OK. So I am a fiend for nuts and chocolate of any kind, and when it comes to chocolate and hazelnuts, even more so. I remember the first time I ever tasted brand name Nutella: I was on a school trip to Epcot Center in Disneyworld sometime in middle school and I bought a small packet of it in the little French village. (I know, I know…the stuff is actually Italian, but you’ll have to talk to Walt about the reorg on European food.) It was SO GOOD. Like, really good. I’m pretty sure I didn’t even eat it on bread or anything; it’s quite possible I just squeezed the entire contents of it into my mouth, then went back and tried to squeeze out some more.
Fast forward to my college years and I became a Riot Grrl and completely engrossed in the DIY aesthetic of everything. I was making my own zines, cutting and duct taping my own clothes, and starting to make my own food (beyond instant Lipton Noodles & Sauce from a pouch). I began making my own condiments like ketchup and mustard and mayonnaise, and odd as it may sound, doing so felt like a very revolutionary act. I loved not being held to the confines of Kraft and ConAgra, and I loved the control that being in the kitchen and stocking my shelves gave me.
This passion and food lust led to a career as a food writer and cookbook author, and that afforded me the luxury of being able to make more food my own way. I would find a product at the store, look at all the junk on the ingredient label, and then take pride and pleasure in recreating that recipe in my own kitchen with real food. Nutella, known in Italy as gianduja, and known in North America as chocolate hazelnut spread, was eventually checked off my list.
When Bloom, the chocolate salon inside our 16th Street Factory, was doing its friends and family meals, I tasted Lisa’s bruleed brioche with her take on a homemade “Nutella”. It’s sublimely creamy and entirely decadent. And on the sticks of crisp, sweet, enriched bread, it’s an exercise in rich. For chocolate enthusiasts and anyone with a sweet tooth, it is exceptional.
In our book, Making Chocolate From Bean to S’more, Lisa and the kitchen team stuff this cream inside cookies, which seems like a dessert lover’s dessert. Meredyth was the first to think about making the chocolate hazelnut cream in a melanger, the stone-wheeled grinder that we use to make chocolate. I’m sure this is what gets our in-house version so super creamy; more so than most of us could accomplish at home.
For those of us who don’t own our own melanger, we still have options; a food processor will also do the job. I have a version of the recipe in one of my cookbooks, but lately I’ve been making it even more simply and delicious.
I weigh the hazelnuts, toast them, and remove the skin; this is essential, as the skin is really bitter. While the nuts are still warm, I put them into the food processor with an equal weight of our Chef’s Chocolate. I blend it thoroughly, then add some salt and about ¼ cup good-quality extra virgin olive oil. Then I blend it for a long, long time—five minutes, at least—until it’s super smooth and liquidy. Once it’s scraped into a jar and refrigerated, the texture firms and it becomes quite smooth and spreadable, particularly once it hits warm toast. Try it also spread onto fruit or simply eaten from a spoon :>.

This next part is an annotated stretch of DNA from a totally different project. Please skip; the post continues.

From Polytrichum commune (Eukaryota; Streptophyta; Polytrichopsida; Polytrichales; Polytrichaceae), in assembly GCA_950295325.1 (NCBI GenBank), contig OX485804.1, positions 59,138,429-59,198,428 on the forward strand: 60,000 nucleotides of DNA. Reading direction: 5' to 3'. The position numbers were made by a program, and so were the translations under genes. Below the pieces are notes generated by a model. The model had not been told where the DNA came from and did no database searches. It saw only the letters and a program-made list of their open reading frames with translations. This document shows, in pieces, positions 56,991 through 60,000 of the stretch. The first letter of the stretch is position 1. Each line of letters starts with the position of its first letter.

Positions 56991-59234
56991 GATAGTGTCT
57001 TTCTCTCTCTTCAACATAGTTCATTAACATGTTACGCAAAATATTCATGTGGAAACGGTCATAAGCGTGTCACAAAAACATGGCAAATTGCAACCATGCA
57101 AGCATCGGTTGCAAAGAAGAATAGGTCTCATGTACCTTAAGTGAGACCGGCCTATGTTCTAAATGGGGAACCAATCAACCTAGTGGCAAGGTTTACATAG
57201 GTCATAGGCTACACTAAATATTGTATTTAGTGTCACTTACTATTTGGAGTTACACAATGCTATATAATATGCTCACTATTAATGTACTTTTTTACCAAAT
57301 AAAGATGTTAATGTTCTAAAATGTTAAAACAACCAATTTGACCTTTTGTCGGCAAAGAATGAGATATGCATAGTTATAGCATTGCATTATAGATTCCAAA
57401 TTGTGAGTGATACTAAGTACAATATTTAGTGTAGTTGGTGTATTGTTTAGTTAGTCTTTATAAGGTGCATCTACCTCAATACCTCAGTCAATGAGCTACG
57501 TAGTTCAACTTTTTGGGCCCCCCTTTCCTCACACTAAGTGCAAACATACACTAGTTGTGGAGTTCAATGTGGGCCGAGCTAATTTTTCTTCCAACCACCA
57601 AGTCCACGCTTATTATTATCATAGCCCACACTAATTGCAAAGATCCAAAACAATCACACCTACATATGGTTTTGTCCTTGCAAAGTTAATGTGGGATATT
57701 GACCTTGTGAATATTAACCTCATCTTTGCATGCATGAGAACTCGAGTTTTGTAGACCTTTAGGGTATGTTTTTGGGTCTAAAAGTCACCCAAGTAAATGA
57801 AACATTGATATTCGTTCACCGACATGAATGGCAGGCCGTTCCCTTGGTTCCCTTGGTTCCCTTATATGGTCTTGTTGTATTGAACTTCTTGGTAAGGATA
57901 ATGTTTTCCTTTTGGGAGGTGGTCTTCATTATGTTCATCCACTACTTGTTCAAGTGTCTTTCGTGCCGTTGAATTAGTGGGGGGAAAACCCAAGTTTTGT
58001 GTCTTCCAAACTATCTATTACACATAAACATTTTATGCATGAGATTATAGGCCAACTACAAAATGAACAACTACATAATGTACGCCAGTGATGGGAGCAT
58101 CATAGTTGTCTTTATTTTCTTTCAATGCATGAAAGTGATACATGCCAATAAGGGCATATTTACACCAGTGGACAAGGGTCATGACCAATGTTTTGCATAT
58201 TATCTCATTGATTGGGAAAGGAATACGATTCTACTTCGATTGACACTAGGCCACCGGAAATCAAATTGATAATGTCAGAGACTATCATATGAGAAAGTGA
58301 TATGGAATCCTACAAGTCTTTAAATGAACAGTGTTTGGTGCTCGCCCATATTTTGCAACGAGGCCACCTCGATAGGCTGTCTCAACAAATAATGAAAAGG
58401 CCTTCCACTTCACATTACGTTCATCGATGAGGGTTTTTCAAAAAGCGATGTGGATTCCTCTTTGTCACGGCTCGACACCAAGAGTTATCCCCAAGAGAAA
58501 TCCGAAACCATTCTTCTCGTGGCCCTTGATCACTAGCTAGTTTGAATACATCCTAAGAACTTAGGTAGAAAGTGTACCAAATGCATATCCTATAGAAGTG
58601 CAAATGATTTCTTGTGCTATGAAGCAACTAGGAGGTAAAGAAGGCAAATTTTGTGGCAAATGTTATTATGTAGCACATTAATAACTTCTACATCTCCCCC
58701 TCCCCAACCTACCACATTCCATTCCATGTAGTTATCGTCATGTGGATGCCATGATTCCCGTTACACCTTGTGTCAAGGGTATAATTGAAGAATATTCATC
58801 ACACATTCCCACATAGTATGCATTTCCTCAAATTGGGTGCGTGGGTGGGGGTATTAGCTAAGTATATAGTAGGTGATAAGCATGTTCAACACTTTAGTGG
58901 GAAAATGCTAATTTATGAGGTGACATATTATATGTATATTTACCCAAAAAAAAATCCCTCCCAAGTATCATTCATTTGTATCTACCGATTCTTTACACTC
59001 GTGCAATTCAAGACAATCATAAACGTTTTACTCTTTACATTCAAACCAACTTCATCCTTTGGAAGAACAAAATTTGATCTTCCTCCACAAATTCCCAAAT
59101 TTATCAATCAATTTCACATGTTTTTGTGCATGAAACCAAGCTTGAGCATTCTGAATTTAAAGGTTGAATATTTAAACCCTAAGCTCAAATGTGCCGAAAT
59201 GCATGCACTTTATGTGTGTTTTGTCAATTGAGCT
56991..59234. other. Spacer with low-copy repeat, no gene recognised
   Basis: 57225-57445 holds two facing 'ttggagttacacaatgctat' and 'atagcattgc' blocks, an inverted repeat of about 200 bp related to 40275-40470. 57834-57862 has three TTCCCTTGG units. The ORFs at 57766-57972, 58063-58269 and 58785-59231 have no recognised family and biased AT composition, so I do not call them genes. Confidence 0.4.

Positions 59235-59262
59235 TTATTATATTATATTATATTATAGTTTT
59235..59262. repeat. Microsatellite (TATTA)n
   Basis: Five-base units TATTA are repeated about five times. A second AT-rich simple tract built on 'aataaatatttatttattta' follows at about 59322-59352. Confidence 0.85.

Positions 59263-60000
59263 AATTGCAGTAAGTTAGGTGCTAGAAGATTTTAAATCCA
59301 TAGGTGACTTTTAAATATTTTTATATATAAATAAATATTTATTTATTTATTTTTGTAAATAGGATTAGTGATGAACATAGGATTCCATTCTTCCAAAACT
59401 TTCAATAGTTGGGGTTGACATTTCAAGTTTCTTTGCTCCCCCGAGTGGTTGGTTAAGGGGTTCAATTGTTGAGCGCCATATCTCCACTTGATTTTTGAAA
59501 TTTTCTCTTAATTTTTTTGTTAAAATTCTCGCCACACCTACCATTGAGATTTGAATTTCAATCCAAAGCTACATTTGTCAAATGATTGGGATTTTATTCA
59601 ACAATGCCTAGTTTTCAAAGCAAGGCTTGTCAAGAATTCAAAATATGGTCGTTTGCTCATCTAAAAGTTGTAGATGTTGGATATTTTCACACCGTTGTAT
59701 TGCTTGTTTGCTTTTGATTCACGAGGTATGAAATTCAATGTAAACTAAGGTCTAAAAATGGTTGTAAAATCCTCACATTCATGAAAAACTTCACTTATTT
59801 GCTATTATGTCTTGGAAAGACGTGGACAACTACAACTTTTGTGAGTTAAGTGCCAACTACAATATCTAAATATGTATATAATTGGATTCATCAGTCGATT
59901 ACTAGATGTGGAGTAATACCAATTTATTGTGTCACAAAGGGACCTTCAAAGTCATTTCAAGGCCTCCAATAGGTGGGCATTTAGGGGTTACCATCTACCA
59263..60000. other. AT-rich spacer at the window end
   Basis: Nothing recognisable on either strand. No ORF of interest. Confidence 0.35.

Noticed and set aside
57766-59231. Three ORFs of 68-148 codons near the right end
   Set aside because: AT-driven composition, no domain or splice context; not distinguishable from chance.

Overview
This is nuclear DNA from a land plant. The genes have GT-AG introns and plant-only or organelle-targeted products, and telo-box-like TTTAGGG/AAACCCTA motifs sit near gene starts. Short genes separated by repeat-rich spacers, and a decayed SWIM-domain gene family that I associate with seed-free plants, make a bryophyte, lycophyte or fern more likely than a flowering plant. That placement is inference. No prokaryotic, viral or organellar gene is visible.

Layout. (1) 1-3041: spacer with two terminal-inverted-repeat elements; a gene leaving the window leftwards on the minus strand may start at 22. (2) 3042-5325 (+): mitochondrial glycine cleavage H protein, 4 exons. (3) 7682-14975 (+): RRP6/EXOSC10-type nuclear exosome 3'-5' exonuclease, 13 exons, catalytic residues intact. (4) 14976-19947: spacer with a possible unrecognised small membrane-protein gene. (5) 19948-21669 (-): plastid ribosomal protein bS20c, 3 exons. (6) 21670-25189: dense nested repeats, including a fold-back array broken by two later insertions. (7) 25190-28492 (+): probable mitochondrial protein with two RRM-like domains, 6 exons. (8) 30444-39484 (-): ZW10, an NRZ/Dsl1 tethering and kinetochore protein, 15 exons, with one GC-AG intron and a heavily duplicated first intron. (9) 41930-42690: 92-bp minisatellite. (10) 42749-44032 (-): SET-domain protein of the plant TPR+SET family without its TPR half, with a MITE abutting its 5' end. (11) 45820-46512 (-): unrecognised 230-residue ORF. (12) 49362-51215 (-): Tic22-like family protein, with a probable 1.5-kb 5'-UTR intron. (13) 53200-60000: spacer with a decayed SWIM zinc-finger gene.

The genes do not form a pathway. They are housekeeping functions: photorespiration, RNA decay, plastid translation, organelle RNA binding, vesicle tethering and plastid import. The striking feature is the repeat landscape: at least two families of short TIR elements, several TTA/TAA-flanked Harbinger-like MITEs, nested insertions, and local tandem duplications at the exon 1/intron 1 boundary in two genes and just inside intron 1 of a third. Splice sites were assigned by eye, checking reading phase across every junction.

For the real deal, though, follow our kitchen’s recipe below. Enjoy!
Chocolate Hazelnut Spread
from Making Chocolate: Bean to Bar to S’more
Yield: About 2 cups
1 cup / 140 grams / 5 ounces blanched hazelnuts
3/4 cup / 212 grams / 7 1/2 ounces melted 70% chocolate (Karen’s note: Chef’s Chocolate works great here)
1/2 cup / 100 grams / 3 1/2 ounces sugar
1/2 teaspoon / 2 grams kosher salt
Preheat the oven to 350°F (176.7°C). Spread the hazelnuts in a single layer on a baking sheet and toast them in the oven for 8 to 10 minutes, until golden brown. Cool completely, then chop the nuts coarsely.
In a heavy-duty food processor, combine the hazelnuts, chocolate, sugar, and salt, blending them until completely smooth. The longer the mixture is processed, the smoother it will be; we recommend blending for at least 5 minutes on high speed. Enjoy on toast or waffles, or spread it on your favorite slices of fruit. The mixture can be stored in an airtight container or jar at room temperature for several weeks.
NOTE: At Dandelion, we make our version with a mini melanger. If you have one at home, simply add all the ingredients to the stone grinder, and let it grind for at least 30 minutes.
I was looking for a homemade spread recipe for the whole family and I stumbled on this article. I read and followed the instructions carefully and I made it deliciously! Every member of my family is so happy! Thanks for this!
The description in the main text mentions olive oil but it’s not listed as one of the ingredients in the recipe.
We are so delighted that you like it! Thanks for reading it :>.
We are so delighted that you like it! Thanks for reading :>.
HI Ay! Thanks for your comments. The recipe that our kitchen uses (and also the one that’s printed in our book) is below; it does not contain any EVOO. In the story I mention my faster version of this, which is just nuts, ground chocolate, and EVOO—about 1/4 of a cup. Good luck! And hope this inspires you to get crafty in the kitchen.